“By the book, I should have been sent away for a year, and they would’ve checked it in a year, and that would have gone on for a while. As opposed to somebody going, ‘Eh, that doesn’t feel right to me,’” Pinsky says of his doctor’s nuanced evaluation, the sort of case-by-case approach needed for prostate cancer treatment. “If you follow just some algorithm, I’d still be probably undiagnosed and by the time I was, I’d be in trouble.”
There are often zero symptoms for prostate cancer. “People think you go to doctors for their knowledge,” Pinsky says, venting some frustration. “You don’t go to doctors for their knowledge. You go to doctors for their judgment, their instinct, what to do, how to make the right call.”
Pinsky says men need to take more initiative seeking consultation, especially if a relative has had prostate cancer. At 40, every man should get a prostate exam. African-American men are the most at-risk. “They’re not getting it diagnosed early and they’re having more deaths from prostate cancer,” Pinsky cautions.
Pinsky acknowledges the risks of urinary and erectile dysfunction involved with the surgery. “Because it affects their junk, they’re flipped out about it,” he says bluntly of the hesitance to get checked out. He offers an anecdote that should encourage every man to face his own fears. Pinsky has overheard how his own physician persuades resistant patients. The patient will say, ‘Well, I won’t be able to have sex if I have this surgery.’ The physician fires back, ‘Well, you wont have sex if you die either.”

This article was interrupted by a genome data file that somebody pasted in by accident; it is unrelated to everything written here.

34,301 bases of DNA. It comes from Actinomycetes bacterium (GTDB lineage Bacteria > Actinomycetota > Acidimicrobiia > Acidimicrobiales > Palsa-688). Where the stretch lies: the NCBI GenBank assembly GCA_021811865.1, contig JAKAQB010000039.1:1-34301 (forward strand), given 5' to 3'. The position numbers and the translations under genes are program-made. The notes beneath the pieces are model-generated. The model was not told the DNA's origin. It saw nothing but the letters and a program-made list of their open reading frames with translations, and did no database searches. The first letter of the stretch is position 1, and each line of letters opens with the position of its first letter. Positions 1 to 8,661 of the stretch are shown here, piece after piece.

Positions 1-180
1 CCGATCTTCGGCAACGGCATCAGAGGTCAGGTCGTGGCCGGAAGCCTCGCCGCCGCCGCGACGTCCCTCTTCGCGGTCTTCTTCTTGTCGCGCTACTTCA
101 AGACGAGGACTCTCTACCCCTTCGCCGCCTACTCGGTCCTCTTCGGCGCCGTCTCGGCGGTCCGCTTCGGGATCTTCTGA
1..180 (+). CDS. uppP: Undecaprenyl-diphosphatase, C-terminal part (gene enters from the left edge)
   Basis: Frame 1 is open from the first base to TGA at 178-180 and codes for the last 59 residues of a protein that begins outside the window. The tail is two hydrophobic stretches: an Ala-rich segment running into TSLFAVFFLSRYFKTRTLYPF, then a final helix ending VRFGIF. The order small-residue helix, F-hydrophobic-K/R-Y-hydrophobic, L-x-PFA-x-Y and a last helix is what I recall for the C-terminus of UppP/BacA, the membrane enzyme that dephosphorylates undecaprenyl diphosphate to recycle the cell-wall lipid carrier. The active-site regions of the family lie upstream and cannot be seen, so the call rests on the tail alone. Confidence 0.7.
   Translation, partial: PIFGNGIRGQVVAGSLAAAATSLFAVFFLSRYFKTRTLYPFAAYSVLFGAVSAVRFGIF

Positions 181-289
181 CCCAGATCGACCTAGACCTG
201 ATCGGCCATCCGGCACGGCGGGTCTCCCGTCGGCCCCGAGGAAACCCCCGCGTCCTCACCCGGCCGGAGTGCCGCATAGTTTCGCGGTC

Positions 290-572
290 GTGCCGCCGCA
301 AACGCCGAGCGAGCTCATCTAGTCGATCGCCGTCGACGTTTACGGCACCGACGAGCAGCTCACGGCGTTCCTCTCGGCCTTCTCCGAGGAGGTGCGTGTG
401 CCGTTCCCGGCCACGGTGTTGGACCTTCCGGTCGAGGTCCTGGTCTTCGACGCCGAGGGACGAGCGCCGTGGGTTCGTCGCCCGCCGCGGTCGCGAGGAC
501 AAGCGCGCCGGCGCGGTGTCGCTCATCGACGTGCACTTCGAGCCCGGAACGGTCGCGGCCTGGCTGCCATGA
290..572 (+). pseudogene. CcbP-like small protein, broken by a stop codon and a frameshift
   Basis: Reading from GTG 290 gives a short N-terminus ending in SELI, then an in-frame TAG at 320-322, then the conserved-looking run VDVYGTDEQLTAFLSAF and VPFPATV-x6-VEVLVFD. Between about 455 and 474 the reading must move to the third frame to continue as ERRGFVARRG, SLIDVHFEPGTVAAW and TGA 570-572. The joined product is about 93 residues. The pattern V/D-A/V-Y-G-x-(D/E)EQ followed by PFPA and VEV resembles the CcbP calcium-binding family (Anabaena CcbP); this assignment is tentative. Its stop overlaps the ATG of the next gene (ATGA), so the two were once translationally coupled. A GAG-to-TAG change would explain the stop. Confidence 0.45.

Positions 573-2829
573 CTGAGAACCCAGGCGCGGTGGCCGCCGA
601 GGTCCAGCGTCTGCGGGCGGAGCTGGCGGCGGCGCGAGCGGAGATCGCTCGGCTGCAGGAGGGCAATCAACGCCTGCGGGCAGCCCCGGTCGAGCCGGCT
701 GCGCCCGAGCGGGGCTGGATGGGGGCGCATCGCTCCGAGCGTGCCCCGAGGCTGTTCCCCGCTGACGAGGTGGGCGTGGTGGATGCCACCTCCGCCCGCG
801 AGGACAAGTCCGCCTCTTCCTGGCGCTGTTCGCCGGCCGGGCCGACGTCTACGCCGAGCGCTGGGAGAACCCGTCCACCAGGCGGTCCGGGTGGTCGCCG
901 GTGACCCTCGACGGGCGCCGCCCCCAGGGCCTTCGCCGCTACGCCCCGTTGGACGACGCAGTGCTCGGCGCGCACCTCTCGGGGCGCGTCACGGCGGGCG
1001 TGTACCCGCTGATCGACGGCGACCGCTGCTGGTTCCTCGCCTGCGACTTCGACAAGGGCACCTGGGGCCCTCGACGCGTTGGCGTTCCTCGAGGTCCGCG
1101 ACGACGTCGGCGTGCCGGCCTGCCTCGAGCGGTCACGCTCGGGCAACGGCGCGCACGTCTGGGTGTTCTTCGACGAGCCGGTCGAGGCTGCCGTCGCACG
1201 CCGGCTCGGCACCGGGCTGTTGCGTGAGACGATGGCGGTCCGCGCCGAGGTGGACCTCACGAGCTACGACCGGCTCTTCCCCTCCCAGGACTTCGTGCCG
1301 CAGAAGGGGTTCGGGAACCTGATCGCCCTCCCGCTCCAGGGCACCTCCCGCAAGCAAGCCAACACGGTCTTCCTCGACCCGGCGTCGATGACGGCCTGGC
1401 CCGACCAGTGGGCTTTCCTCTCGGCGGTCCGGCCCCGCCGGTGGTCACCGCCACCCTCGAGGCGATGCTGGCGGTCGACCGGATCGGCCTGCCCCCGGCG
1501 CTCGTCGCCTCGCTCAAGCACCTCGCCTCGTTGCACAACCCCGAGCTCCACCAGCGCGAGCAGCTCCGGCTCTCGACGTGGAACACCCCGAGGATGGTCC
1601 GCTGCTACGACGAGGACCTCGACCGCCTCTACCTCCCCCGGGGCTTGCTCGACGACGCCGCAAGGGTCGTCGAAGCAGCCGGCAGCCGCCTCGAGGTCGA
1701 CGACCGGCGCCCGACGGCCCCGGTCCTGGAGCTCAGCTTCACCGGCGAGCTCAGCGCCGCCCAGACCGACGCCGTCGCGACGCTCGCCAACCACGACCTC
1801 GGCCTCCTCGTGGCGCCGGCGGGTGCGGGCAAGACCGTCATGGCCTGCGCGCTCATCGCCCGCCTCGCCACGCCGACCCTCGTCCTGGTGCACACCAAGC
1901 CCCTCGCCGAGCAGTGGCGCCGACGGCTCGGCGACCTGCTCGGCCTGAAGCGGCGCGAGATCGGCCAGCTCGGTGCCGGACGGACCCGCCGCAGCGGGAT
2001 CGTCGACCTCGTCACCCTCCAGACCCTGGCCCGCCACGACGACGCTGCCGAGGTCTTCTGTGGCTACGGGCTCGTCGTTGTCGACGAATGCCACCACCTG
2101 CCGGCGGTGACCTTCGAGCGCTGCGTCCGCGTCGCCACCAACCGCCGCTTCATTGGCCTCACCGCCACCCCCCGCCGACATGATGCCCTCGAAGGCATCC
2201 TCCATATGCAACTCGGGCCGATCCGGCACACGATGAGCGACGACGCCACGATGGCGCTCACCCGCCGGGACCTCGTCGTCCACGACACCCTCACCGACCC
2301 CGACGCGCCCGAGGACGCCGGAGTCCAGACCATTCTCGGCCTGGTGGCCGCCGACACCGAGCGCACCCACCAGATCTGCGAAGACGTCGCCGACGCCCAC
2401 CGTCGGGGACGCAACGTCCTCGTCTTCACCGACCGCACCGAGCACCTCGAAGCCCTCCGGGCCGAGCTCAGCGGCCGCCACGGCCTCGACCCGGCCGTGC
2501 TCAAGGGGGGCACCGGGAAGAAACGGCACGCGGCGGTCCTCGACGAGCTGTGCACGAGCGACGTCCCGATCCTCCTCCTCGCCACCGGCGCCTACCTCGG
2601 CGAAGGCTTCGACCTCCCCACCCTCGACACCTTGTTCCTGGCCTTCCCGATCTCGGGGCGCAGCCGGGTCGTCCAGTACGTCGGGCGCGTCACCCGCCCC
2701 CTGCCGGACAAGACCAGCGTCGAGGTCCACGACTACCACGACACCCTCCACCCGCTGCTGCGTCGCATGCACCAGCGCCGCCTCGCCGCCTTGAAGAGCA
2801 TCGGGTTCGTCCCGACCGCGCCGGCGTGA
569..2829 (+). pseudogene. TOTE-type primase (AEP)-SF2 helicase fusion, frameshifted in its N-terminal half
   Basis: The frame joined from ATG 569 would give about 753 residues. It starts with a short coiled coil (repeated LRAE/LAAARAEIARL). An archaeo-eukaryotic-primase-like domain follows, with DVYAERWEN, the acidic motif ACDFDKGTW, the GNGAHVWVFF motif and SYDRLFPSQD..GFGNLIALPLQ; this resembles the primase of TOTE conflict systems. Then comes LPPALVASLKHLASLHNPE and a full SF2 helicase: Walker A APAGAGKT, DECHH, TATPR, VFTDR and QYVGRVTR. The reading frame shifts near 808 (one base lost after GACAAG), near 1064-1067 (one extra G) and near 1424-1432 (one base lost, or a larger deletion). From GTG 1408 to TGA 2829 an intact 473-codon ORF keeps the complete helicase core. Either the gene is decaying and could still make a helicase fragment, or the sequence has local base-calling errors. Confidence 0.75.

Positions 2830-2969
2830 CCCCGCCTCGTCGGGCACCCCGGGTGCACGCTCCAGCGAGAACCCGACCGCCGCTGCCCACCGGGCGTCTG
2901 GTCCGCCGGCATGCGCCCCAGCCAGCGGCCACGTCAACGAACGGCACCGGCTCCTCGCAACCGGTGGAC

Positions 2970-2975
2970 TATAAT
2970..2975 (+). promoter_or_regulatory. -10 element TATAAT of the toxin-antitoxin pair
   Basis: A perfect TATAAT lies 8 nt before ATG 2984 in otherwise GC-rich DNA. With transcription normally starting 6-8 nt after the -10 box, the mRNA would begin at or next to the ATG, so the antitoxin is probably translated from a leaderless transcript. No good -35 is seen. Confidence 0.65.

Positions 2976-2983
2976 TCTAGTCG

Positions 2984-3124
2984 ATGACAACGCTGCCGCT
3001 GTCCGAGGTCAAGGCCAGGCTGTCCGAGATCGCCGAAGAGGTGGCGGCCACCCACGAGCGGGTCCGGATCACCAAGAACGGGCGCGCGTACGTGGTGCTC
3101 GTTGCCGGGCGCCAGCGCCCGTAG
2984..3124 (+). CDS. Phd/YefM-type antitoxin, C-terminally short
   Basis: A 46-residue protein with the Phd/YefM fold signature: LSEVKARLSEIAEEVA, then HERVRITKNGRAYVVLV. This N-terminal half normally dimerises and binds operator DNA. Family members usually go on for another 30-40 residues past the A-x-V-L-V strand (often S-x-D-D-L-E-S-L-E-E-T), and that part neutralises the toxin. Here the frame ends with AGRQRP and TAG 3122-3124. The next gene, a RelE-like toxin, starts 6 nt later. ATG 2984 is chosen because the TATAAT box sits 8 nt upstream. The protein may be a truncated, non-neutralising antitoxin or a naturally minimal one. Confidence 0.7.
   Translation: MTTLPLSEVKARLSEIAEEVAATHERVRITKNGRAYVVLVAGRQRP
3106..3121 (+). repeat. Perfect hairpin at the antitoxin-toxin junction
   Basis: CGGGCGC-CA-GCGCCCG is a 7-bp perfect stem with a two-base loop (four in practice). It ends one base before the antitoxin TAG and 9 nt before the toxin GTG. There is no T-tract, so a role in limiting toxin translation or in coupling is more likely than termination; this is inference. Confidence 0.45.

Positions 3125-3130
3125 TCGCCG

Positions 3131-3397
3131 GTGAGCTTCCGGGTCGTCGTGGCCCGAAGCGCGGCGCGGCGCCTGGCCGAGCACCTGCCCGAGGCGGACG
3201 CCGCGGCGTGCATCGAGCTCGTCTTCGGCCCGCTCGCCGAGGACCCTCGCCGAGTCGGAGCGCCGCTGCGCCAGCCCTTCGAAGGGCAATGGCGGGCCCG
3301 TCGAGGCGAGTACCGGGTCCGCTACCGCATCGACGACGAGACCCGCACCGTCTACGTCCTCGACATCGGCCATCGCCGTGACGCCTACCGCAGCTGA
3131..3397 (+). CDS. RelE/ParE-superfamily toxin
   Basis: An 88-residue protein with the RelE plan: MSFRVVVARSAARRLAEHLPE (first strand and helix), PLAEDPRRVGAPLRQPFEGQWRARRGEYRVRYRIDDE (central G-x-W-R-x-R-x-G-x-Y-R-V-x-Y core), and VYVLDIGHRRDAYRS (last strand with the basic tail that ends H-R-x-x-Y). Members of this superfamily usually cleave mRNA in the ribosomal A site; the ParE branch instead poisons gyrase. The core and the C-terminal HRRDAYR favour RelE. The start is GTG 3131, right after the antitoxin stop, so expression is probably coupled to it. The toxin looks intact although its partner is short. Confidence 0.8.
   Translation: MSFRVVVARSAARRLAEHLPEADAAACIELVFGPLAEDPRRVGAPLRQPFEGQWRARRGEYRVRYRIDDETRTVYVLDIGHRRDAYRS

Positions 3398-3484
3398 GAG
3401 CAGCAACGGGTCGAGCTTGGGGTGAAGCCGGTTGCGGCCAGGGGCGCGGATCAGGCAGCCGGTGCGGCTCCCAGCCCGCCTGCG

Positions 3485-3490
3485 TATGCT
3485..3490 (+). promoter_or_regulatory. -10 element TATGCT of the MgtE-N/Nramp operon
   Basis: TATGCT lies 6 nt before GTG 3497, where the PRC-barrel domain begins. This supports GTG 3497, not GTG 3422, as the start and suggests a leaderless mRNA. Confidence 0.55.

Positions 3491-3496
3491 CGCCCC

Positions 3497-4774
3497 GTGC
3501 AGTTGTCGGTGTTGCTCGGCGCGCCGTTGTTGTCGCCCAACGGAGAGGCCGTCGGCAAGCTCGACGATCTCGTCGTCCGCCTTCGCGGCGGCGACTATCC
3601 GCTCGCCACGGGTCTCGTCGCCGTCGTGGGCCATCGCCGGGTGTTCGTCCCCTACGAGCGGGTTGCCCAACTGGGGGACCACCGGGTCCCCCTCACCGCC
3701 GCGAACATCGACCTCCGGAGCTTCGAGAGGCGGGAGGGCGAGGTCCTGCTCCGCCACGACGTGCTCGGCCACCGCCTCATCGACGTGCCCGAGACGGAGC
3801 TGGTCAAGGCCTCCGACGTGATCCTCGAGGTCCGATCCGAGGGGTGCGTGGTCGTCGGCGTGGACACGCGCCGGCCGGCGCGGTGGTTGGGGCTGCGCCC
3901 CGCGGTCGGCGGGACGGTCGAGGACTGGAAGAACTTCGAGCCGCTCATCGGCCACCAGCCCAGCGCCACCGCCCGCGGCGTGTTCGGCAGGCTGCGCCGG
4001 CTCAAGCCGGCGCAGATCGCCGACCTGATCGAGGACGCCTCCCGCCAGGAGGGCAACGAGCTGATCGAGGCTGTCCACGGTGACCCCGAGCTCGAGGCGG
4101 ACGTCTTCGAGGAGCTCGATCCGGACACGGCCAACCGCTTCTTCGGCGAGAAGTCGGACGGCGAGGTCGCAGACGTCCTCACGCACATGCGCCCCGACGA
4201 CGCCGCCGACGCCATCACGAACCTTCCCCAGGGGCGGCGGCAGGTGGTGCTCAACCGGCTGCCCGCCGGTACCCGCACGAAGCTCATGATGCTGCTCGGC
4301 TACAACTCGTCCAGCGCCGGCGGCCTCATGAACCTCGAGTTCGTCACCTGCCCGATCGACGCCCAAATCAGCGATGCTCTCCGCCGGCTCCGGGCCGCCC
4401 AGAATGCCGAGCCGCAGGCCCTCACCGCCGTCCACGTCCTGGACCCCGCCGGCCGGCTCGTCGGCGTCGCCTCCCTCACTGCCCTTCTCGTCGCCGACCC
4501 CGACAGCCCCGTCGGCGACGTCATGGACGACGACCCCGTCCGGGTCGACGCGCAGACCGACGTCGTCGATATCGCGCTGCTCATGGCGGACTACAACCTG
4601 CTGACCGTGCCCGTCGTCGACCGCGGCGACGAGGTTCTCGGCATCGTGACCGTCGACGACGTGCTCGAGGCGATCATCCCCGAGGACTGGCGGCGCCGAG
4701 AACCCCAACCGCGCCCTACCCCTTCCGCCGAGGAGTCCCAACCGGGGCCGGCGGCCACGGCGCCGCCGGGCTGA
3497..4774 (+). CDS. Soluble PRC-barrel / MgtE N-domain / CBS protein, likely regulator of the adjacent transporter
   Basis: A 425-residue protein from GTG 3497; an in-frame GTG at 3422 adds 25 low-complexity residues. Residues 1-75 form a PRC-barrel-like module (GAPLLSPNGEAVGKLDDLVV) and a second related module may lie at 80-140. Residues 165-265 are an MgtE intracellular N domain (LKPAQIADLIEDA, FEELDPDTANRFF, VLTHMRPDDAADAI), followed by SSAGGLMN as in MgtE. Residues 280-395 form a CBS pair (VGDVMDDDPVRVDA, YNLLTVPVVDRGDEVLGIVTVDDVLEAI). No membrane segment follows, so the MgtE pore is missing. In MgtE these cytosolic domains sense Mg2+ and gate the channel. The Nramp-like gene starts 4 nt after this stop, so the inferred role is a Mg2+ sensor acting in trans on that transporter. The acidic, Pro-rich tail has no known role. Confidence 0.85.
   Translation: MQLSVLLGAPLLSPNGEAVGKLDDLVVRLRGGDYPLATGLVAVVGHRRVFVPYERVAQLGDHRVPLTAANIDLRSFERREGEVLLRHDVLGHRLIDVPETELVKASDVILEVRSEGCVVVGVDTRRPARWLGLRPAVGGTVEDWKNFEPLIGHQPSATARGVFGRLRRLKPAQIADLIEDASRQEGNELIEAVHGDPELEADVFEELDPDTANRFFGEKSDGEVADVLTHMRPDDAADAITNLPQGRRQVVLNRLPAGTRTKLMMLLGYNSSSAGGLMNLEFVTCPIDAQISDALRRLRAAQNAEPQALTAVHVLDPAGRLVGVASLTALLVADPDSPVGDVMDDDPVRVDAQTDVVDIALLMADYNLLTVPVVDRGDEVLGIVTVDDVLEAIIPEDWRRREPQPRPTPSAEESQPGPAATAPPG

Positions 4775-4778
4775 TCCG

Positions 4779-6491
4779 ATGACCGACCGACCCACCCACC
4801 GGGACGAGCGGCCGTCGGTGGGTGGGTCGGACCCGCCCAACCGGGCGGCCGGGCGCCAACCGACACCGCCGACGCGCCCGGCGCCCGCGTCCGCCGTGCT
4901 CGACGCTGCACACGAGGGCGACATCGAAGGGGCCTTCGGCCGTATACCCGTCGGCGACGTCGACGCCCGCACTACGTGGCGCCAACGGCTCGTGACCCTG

“Literally men are that concrete in thinking about it,” Pinsky says half-jokingly. Despite the burdensome rehabilitation process, Pinsky says the surgery is trustworthy. “Now they insert a robot into your body and the surgeon sits across from you in the room and does robotic surgery that preservers everything. And that’s remarkable. Again, in good hands—someone who’s done hundreds of these—you can expect a good outcome.”
Pinsky has made a full recovery. Although other patients may not recover so quickly as Pinsky did, to anyone nervous about the process, Pinsky divulges: “The erectile function is normal, sex drive is normal, bladder works normally. And I don’t have to worry about prostate cancer.”
The following is more information courtesy of the Prostate Cancer Foundation (www.PCF.org):
- 16 million men are prostate cancer survivors globally
- There are 2.6 million American men currently living with prostate cancer